So, Ryan Reynolds takes a look at my mouth, tells me it should be pretty easy, that it’s usually an easy tooth to come out, and that they should be able to fit me in pretty easily. So, he loaded me up with novocain or whatever it was that they now use to freeze your jaw.  And I sit there for another twenty minutes or so, which sort of worried me because I have a bit of a history of that stuff occasionally  wearing off. It doesn’t happen often, but it’s happened, and once it has happened, you never want it to happen again. That wasn’t a problem, though. Whatever Ryan Reynolds shot me up with, where he jammed that needle, it was magic. It numbed everything from lips to my ear, and I didn’t mind at all.

After about a half hour or so, Ryan Reynolds showed back up, along with an assistant, and began prying at my tooth. Because of where it was, he couldn’t just grab it with a pair of forceps (pliars) and yank it out.  Instead, he told me it was just going to be slow and easy. Pry a little here, pry a little there. Slowly wiggle it around until it got loose enough to just sort of pop out. it sounded like a good idea, and all of us thought it would work, likely for the same reason; the tooth was horribly neglected and likely rotted in pieces.

forty minutes later it wasn’t such a great idea. Ryan Reynolds had pried. He had pushed. He levered. The tooth refused to move. Apparently, it was sort of jammed in by the tooth next to it. This was when he decided to rev up the air tools and get the drill out. Now, here is where my grasp of what happens gets a bit sketchy. It’s not because it was horribly painful or anything. Quite the contrary. Whatever specific thing he did wasn’t painful at all. It was masterful and quick. So quick, I wish he had just done it that way in the beginning, but I’m guessing it’s also (usually) a bit more phsyically traumatic to the mouth, and he was trying to avoid it.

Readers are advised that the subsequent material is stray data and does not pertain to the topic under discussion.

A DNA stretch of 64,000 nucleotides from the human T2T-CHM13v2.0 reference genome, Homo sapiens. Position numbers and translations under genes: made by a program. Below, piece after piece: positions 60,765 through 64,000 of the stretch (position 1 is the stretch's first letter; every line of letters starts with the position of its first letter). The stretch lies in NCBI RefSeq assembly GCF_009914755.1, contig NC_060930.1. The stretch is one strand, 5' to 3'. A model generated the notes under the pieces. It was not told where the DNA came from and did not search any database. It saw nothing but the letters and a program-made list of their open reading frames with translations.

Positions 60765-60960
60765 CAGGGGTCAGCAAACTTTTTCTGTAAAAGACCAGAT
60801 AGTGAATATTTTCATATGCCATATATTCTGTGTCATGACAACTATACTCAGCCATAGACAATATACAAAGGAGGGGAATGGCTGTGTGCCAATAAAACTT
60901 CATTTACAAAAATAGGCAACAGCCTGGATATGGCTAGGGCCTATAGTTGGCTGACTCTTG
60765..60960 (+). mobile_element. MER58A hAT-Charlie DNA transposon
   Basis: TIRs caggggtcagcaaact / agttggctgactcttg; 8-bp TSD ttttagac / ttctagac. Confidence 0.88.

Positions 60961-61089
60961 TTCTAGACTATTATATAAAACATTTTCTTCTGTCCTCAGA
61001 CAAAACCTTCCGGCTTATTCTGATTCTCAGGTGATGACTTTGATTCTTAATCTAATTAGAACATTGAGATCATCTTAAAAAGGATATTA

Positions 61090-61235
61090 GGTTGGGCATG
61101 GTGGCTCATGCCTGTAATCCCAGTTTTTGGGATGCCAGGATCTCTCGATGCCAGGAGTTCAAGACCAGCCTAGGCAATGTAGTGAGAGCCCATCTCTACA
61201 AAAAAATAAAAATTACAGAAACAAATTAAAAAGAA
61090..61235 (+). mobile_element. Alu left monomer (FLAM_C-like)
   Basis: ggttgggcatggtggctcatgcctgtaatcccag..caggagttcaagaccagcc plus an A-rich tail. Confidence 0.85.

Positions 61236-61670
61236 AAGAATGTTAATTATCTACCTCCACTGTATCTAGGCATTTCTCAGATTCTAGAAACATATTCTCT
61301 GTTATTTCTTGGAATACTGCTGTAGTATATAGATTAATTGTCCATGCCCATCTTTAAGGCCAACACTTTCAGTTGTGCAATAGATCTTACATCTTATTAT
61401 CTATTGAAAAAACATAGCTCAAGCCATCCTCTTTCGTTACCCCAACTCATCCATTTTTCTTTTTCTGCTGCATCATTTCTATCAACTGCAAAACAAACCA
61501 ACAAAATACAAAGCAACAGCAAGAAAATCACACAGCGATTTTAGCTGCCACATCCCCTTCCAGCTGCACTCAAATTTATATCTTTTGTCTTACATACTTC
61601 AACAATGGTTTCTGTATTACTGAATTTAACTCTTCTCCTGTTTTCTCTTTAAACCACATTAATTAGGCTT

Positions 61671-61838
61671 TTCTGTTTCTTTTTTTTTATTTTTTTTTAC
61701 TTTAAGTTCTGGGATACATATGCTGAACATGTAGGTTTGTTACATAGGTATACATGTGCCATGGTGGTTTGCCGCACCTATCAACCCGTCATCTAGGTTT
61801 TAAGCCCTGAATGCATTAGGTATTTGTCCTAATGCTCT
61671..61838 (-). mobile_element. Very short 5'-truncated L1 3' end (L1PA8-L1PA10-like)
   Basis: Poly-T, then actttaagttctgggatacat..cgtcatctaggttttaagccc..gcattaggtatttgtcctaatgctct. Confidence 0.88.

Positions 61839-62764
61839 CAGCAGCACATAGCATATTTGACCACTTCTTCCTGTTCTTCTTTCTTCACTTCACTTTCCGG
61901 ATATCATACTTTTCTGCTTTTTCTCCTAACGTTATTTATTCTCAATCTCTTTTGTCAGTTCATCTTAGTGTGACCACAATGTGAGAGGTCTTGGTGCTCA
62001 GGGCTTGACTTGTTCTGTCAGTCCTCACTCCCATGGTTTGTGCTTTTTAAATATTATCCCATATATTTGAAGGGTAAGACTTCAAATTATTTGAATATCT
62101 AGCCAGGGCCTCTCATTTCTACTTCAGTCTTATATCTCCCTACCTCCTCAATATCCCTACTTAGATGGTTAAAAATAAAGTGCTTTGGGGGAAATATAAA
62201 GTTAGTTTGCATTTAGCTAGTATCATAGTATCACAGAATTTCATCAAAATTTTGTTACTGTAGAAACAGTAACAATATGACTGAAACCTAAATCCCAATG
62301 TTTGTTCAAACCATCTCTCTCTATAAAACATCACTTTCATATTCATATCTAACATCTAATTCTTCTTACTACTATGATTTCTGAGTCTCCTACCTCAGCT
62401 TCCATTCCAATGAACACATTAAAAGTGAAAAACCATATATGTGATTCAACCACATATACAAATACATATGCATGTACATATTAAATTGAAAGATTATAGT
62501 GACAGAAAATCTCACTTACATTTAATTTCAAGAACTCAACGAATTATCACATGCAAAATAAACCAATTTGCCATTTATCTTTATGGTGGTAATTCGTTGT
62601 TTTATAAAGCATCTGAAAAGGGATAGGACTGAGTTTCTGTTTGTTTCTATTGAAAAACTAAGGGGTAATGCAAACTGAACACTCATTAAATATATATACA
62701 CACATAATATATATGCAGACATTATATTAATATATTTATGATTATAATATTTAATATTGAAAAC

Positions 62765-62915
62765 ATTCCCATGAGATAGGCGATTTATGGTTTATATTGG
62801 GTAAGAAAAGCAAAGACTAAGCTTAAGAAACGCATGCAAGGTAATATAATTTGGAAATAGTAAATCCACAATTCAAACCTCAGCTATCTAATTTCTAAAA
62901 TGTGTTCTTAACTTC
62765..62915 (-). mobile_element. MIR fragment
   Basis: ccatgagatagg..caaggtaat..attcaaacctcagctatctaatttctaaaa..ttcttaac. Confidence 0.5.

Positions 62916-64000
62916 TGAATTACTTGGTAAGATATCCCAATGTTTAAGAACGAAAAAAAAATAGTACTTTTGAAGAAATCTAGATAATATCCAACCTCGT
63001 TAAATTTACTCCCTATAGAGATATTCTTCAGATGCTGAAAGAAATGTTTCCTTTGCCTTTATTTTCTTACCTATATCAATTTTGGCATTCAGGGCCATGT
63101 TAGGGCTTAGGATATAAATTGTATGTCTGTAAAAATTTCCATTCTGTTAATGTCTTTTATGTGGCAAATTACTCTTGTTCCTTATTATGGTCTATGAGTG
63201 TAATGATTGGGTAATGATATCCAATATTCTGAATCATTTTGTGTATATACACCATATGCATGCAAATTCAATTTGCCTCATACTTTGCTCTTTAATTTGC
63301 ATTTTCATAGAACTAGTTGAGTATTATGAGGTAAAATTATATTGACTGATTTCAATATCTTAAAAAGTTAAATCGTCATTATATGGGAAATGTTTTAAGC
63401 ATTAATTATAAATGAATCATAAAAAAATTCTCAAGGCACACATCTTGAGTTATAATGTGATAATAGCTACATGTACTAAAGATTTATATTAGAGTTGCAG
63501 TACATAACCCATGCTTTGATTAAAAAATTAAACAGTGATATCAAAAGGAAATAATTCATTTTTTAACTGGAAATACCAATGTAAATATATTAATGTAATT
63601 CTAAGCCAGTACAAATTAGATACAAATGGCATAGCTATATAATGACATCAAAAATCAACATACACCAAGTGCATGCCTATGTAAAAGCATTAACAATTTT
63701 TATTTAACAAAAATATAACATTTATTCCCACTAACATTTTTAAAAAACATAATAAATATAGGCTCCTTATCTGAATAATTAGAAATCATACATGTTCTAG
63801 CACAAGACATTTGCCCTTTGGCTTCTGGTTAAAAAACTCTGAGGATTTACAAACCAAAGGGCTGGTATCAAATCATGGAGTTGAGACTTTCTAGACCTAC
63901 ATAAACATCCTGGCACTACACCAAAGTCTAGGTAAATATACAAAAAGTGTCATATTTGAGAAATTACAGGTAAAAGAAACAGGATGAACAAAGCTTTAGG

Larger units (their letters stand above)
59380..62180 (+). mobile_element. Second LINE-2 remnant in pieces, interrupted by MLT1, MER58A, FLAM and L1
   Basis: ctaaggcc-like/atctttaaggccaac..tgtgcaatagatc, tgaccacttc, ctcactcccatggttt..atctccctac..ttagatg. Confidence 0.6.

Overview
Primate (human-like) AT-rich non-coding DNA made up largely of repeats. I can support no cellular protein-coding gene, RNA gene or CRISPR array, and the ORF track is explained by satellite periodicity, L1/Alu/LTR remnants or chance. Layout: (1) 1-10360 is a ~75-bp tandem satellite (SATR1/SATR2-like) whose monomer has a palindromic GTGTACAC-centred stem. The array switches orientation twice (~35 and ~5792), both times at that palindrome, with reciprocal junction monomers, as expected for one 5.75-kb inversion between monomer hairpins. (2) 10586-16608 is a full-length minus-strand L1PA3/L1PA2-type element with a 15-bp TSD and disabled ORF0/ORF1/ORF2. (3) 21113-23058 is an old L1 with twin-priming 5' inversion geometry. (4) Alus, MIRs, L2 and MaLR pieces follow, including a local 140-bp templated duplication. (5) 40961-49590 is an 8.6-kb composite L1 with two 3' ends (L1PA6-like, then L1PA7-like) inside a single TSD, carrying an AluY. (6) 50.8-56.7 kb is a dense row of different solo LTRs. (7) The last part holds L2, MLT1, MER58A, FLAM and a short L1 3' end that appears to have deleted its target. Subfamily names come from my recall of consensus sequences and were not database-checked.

Best I can understand it is that he first when in and leveraged out what bone he could that was around the tooth. Or maybe he drilled a bunch of it off. I’m not sure, but he removed some of the stuff holding it in. Then he apparently drilled a hole right into the side of it so that he could jam one of his tools into the tooth and jerk it out that way. And it popped right out. And the assistant lady was holding it up, exclaiming about how big the root was (apparently it was an abnormally large and deep root for that tooth), and all of us were damn thrilled to be done.

Ryan Reynolds apologized a number of times for all of the pushing and leveraging. I was warned it would be sore and swollen for the next couple of days, and it is, though the vicodin knocks it down pretty well.  Apparently, he has pulled entire sets of wisdom teeth in less time it took to pull this one tooth. It was a massive pain in the ass for just one molar.

And today I have felt like crap for the last half of the day until I broke down and took a vicodin (or larlon?  some weird thing that I didn’t recognize but it’s a codein based pain reliever).  But the tooth is out.  And it should be better in the long run. Anyway. that’s my week so far.